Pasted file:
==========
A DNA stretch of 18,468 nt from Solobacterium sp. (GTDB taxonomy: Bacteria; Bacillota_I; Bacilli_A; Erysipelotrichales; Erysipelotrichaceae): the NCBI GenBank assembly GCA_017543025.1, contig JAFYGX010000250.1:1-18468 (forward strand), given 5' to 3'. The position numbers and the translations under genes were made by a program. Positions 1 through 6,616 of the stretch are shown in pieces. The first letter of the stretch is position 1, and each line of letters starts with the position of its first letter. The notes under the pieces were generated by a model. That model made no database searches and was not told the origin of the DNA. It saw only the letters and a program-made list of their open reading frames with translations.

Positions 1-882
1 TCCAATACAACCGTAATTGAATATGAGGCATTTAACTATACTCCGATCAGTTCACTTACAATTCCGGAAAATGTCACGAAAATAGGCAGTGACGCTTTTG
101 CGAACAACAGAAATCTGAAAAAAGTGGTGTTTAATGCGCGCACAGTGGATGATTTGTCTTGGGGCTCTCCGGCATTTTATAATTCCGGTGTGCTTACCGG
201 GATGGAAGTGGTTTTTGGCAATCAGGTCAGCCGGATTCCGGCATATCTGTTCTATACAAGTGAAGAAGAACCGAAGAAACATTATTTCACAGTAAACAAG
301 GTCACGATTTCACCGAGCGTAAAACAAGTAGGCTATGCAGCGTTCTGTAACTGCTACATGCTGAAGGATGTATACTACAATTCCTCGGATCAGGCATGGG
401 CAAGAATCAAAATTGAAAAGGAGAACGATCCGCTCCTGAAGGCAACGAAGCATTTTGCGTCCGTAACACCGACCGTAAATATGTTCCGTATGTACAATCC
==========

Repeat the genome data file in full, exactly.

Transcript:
A DNA stretch of 18,468 nt from Solobacterium sp. (GTDB taxonomy: Bacteria; Bacillota_I; Bacilli_A; Erysipelotrichales; Erysipelotrichaceae): the NCBI GenBank assembly GCA_017543025.1, contig JAFYGX010000250.1:1-18468 (forward strand), given 5' to 3'. The position numbers and the translations under genes were made by a program. Positions 1 through 6,616 of the stretch are shown in pieces. The first letter of the stretch is position 1, and each line of letters starts with the position of its first letter. The notes under the pieces were generated by a model. That model made no database searches and was not told the origin of the DNA. It saw only the letters and a program-made list of their open reading frames with translations.

Positions 1-882
1 TCCAATACAACCGTAATTGAATATGAGGCATTTAACTATACTCCGATCAGTTCACTTACAATTCCGGAAAATGTCACGAAAATAGGCAGTGACGCTTTTG
101 CGAACAACAGAAATCTGAAAAAAGTGGTGTTTAATGCGCGCACAGTGGATGATTTGTCTTGGGGCTCTCCGGCATTTTATAATTCCGGTGTGCTTACCGG
201 GATGGAAGTGGTTTTTGGCAATCAGGTCAGCCGGATTCCGGCATATCTGTTCTATACAAGTGAAGAAGAACCGAAGAAACATTATTTCACAGTAAACAAG
301 GTCACGATTTCACCGAGCGTAAAACAAGTAGGCTATGCAGCGTTCTGTAACTGCTACATGCTGAAGGATGTATACTACAATTCCTCGGATCAGGCATGGG
401 CAAGAATCAAAATTGAAAAGGAGAACGATCCGCTCCTGAAGGCAACGAAGCATTTTGCGTCCGTAACACCGACCGTAAATATGTTCCGTATGTACAATCC